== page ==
|The BABIES - Janey, Marshall & Maria|
The BABIES - JANEY
When Erma was two, Sue discovered that she was again pregnant. This time, she and Chris repeated their Lamaze training. Melanie, a friend of Sue's who had completed her public health nurse's training made a dry run with me out to the western part of the county where Sue and Chris now lived. Sue had begun a false labor before, and we didn't want to take the chance to not be there if this labor was genuine.
Several weeks later, Chris called in the early hours of the morning, and said it looked like real labor. I called Melanie, we both dressed hurriedly then made the hour-long trip across the county.
Several weeks earlier I had chased around searching for sterile rubber gloves, and had difficulty finding even one pair. Finally I was given some gloves by some sympathetic ladies volunteering at the emergency reception desk of a hospital which will remain nameless.
By the time we arrived at Sue and Chris's apartment, the labor was well advanced, and we didn't have to wait long.
Sue and the baby proved that "you can't always go by the books."
Sue felt the need to use the toilet. While she was still in the bathroom, the baby pushed through the opening of the birth canal. I was in the kitchen re-sterilizing the one pair of gloves when I heard them call. Rushing to the bathroom I saw Chris holding the baby's head and shoulders, and Melanie holding her torso and legs. A clean washcloth was wrapped around the baby. God certainly has a sense of humor!
I helped Sue back to her bed while Chris held the baby. We happily looked at this precious new family member. Several minutes later, the cord was cut and I cleansed and dressed the child. It was 5:00 am then, and after a short rest for Sue, the older children woke up to greet their new baby sister. The joy and awe on their faces spoke for them. There is no doubt that the bond of love is strengthened within the family when the birth of a new baby becomes part of its home life. Janey was seen within a few days by a public health nurse, and later seen by a doctor. Mommy, Daddy and child were doing fine!
The birth of Sally's fourth child was an intensive training lab for my friend, Dee, who was living with me and the children, and was only a few hours away from the birth of her own first child. Dee and I drove out when Chris called. Melanie was there again. Sue was tired and not in the best of health this time, so the labor took longer. The birth was normal though, without any unusual happenings this time.
Sue's peaceful acceptance of her discomfort was a great help to Dee. We were all wonderfully blessed to welcome Sue and Chris's first son.
Dee's labor began in the morning, about thirty-six hours after Marshall's birth. She had wanted a natural birth in a hospital, and had found a woman obstetrician whom she liked and in whom she had confidence. When the labor began to be regular and the children had gotten off to school, I took Dee to the hospital by a side route designed to avoid the worst of the morning rush traffic. As we drove,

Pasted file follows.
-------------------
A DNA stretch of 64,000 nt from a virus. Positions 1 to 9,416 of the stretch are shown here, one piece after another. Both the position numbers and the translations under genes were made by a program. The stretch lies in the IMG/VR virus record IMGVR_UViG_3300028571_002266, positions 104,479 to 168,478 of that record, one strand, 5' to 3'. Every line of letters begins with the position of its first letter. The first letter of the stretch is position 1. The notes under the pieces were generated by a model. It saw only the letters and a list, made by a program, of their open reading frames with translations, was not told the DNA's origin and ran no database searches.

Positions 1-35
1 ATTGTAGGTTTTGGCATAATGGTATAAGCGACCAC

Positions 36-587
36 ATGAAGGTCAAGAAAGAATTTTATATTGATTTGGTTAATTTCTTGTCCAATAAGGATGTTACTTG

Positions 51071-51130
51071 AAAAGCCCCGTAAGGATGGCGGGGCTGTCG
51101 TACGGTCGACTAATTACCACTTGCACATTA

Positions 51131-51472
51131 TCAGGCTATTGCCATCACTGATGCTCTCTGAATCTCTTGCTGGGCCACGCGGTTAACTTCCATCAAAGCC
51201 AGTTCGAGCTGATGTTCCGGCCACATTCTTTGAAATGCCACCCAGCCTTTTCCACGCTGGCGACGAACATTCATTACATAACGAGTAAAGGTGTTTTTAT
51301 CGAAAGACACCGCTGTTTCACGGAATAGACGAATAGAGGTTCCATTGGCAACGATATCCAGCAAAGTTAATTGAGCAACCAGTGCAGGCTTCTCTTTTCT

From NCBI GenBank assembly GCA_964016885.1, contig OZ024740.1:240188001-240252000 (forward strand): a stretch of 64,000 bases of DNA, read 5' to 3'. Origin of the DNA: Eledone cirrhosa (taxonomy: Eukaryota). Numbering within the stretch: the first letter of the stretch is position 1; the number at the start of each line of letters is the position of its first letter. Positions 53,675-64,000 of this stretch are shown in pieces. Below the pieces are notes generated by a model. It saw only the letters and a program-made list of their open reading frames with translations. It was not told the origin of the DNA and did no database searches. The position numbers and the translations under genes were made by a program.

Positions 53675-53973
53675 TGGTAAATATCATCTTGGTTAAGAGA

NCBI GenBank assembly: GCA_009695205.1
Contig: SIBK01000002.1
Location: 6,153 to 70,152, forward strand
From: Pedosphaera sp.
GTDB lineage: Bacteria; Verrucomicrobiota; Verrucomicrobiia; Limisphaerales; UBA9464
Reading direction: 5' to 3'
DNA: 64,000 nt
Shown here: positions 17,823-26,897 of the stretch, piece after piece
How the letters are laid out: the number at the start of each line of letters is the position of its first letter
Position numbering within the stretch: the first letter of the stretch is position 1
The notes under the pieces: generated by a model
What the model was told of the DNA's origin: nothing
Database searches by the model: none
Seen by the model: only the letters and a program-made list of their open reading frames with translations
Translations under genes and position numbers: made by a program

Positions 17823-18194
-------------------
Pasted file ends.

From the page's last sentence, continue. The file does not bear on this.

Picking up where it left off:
I coached Dee in the Lamaze breathing technique, and when I gave her a number, she would respond. It was a great tool for the car trip, because the suspense and tension are great if a mother in labor is traveling to a hospital. THAT question always nags at you:
"Will we make it in time?"
When we reached the emergency waiting room door, Dee had to answer the questions on her admittance questionnaire. It was a kingsize trial of patience to have to listen to the questions. We saw Dee's obvious discomfort and anxiety as she answered. Finally the questions ended and we wheeled her onto the elevator and into the birthing room. This was not the usual hospital delivery room with white walls, bright lights and hard table. Attempts had been made to soften the atmosphere and make it more homelike.
Dee had calcium-magnesium tablets for relaxation, and she had prepared ice cubes of chamomile tea which were helpful also.
Her labor went well and her anxiety and pain were lessened by prayer and the comfort of my presence at her shoulder, as I would encourage her and coach her breathing. There were several nurses in and out, but the doctor had given permission for me to do the coaching, and the nurses mostly just observed, and checked on the labor's progress.
The doctor entered the room about ten minutes before the birth.
Maria was born seven and one half hours after labor began and the nurses later told Dee that they had never seen a better labor. As with the other babies, Sue's four and my three who were born without drugs, Maria was alert from the very first few minutes after birth.
We pray that each of you is blessed as you read this true and personal story. The names have been changed, but the events of each birth are completely true, and all the glory belongs to God!